M-1: Expert Problems
The label of "expert" has value. It signals "someone who knows a lot about something". It comes with suggestions of "I know what I'm talking about" and "the buck stops here". It's especially useful for marketing, the education (swaying?) of public's perspective, and focusing a given fields' potential energy into kinetic energy for meaningful impact.
What is expertise? How important is it to be an "expert"? What does it take to become an expert?
These questions and more will be explored in this series titled "The M-Series". Now, in Part 1 we will try to address some of the questions above.
The Physical Therapy Education System in the US tends to promote Physical Therapists as Experts in Conservative Musculoskeletal Care. And, in at least two studies show physical therapists are more knowledgeable than general physicians when it comes to musculoskeletal care. (one, two). Does simply knowing more make you an expert? Does experience play a role?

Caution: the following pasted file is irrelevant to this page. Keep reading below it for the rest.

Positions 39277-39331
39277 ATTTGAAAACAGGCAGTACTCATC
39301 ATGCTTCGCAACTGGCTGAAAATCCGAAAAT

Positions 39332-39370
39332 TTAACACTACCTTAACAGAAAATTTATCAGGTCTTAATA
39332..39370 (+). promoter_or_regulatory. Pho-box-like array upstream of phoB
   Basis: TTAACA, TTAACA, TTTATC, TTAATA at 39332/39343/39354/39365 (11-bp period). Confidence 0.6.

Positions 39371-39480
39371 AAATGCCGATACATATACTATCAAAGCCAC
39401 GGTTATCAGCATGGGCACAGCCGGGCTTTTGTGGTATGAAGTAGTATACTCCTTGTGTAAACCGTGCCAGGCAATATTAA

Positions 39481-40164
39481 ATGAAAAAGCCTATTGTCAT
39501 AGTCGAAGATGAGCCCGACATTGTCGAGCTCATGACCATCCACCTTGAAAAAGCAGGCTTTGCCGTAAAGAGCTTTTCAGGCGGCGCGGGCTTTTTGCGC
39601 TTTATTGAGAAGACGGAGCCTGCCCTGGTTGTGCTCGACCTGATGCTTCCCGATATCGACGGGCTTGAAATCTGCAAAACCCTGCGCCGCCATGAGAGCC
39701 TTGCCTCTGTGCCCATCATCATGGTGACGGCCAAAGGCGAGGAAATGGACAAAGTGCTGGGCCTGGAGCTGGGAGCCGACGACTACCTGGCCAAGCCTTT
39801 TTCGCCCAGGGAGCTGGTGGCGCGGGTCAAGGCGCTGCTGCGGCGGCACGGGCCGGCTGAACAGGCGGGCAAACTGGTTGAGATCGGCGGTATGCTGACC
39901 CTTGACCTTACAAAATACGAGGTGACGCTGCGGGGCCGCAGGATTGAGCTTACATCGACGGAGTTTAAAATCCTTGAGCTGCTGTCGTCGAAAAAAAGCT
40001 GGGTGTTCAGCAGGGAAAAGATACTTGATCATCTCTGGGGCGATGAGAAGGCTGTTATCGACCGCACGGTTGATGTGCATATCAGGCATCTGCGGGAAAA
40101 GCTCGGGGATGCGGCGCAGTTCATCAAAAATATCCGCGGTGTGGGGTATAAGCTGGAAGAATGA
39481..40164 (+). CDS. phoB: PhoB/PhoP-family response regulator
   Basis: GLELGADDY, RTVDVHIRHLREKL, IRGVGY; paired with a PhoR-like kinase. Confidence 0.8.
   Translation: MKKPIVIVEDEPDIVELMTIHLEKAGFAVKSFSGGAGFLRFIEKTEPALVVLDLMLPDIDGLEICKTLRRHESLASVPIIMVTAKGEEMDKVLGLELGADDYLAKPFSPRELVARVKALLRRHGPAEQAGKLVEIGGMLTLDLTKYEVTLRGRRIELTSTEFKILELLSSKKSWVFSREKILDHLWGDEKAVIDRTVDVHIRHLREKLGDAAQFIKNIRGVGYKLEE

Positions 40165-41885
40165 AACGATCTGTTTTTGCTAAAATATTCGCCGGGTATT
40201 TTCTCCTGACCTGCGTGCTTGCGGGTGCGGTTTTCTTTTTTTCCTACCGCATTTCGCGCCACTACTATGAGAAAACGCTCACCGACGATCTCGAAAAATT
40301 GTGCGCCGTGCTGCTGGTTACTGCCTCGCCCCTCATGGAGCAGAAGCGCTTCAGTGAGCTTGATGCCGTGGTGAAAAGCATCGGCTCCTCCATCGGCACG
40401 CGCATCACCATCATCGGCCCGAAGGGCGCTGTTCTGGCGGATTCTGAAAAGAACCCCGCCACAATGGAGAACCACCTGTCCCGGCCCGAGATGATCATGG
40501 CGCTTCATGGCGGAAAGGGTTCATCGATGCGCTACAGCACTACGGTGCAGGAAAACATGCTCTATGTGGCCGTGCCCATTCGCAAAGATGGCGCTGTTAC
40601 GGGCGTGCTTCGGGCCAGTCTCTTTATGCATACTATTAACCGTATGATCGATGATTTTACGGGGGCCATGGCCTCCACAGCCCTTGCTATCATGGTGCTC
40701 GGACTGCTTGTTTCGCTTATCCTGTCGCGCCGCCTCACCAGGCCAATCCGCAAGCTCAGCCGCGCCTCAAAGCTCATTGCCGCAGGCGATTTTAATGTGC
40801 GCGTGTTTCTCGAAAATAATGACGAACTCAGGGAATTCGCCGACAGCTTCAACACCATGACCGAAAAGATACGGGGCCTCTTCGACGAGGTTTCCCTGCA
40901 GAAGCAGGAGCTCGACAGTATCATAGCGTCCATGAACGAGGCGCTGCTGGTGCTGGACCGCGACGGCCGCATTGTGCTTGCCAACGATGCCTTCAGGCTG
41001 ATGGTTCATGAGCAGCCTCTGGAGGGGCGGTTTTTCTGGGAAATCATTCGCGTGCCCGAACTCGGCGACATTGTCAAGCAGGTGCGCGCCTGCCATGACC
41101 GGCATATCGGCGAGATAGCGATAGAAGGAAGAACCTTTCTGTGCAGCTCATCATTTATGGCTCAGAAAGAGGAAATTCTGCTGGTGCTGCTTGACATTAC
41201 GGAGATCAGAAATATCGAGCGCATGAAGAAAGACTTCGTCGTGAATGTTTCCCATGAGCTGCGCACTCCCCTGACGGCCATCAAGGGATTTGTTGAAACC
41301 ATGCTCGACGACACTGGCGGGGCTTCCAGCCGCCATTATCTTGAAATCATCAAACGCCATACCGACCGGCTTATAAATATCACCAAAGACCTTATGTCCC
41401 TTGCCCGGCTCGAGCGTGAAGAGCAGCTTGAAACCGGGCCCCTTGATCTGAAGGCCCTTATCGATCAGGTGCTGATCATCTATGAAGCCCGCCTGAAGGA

Time under the belt means little to nothing when it comes to developing clinical expertise. Just a few years of "evaluated experience" tends to put young clinicians years ahead of their more experienced peers in terms of clinical reasoning skills and efficiency in filtering out ineffective clinical interventions. Many times a mentorship or apprenticeship model does a wonderful job of bridging this gap. This doesn't require an official residency, but it does require consistent feedback, constructive reviews, enduring curiosity, and a decent breadth of didactic & experiential knowledge. The sharper the feedback loops, the steeper the learning curve. This stage must involve learning new things and developing an understanding of their application.
According to Diane Lee, clinical expertise comes down to doing the right thing at the right time. Other clinicians will likely have similar perspectives with a couple of their own unique additions.
Here's what Dr. Sackett, et al had to say on the topic of clinical expertise in a 1992 paper: